By the end of 1947, Ron Weakley’s dream of one union at PG&E was in deep trouble. He’d been unable to organize PG&E workers outside of the Bay Area. The UWUA had sacked his ally, James Daugherty. The War Labor Board had folded up shop, reducing pressure on PG&E to bargain seriously.
Mert Walters, a Weakley ally on the San Francisco peninsula, believed that the UWUA’s national leadership was a big part of the problem. When he met some of them in person, he suspected they simply wanted to take control of the organization that Californians had organized.
In early 1948, Weakley told another close ally, Don Hardie, he thought it was time to leave the UWUA. Together they met secretly with IBEW officials in San Francisco. Weakley said he would convince the 5,000 UWUA members at PG&E to come over to the IBEW. In exchange, he wanted IBEW to let him create a new local where all members were treated equally and had control over the union’s policies and finances.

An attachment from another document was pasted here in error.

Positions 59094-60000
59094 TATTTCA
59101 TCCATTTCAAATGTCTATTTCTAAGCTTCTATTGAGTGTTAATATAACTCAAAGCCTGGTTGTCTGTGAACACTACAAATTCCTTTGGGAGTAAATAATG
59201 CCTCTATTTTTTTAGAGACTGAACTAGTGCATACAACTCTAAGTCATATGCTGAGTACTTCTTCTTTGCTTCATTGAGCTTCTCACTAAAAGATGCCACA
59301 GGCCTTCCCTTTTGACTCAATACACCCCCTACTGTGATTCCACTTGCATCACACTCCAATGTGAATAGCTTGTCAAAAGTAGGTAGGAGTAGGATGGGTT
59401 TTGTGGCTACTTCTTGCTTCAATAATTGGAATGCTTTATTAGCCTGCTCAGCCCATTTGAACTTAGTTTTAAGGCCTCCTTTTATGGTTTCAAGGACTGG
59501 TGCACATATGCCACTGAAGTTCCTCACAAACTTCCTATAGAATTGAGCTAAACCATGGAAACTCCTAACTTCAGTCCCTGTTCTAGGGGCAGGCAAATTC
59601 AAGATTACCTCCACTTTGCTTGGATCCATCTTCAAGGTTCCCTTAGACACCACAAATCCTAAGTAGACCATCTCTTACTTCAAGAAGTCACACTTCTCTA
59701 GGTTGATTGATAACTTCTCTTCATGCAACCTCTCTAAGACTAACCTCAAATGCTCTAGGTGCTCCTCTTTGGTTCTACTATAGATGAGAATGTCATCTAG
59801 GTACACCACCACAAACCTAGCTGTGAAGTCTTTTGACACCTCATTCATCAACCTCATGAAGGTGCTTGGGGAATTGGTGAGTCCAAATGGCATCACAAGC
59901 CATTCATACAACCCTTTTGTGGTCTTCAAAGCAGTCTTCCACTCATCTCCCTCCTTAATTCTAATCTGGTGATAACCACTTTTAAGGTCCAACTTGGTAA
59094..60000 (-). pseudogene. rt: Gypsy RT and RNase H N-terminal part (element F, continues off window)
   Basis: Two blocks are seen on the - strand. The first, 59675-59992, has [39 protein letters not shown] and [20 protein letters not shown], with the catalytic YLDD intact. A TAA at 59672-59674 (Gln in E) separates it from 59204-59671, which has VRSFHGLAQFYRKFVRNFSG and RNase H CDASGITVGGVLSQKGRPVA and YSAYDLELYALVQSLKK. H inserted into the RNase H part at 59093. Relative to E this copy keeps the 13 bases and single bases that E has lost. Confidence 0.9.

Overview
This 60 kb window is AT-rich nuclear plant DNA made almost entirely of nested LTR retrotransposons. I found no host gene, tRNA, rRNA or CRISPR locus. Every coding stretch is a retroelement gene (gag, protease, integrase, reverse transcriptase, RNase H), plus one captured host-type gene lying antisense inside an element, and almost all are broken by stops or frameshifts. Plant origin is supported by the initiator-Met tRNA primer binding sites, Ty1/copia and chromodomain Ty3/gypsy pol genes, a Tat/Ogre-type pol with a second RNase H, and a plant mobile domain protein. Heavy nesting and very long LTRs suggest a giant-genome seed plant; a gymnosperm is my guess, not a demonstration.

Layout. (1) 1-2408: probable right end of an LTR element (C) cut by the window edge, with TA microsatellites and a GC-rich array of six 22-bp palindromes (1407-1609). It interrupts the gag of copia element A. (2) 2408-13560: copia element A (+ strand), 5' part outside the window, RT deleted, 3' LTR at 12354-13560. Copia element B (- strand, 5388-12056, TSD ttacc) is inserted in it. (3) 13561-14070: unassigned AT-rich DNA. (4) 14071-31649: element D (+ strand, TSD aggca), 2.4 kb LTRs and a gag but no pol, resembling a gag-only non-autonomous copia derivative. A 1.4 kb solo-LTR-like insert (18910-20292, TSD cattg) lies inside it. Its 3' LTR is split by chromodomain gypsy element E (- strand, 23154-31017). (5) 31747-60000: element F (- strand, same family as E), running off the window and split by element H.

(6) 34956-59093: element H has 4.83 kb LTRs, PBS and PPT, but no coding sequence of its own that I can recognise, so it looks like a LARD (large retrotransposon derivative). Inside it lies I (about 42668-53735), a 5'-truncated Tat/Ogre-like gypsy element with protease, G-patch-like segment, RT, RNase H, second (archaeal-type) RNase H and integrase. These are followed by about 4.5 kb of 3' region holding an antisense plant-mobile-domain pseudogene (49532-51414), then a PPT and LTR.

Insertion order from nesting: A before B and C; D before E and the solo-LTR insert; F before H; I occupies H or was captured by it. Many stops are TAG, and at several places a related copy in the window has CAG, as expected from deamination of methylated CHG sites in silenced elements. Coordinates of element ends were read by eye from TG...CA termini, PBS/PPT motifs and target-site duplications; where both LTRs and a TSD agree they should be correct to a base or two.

J. Scott Milne, IBEW’s International Secretary and a former utility employee himself, saw an historic opportunity in Weakley’s proposition. He understood that Weakley’s followers would be reluctant to join hands with their old adversaries in IBEW 1245. He also understood that IBEW 1245 was not equipped to carry out a system-wide election at PG&E.
In October of 1948, the IBEW International itself petitioned the NLRB for a system-wide election at PG&E. In November, IBEW chartered a new union, Local 1324, to house Weakley’s CIO forces. Milne then put both locals under the direct supervision of the International. One of the greatest American labor organizing campaigns of the post-war era was about to begin.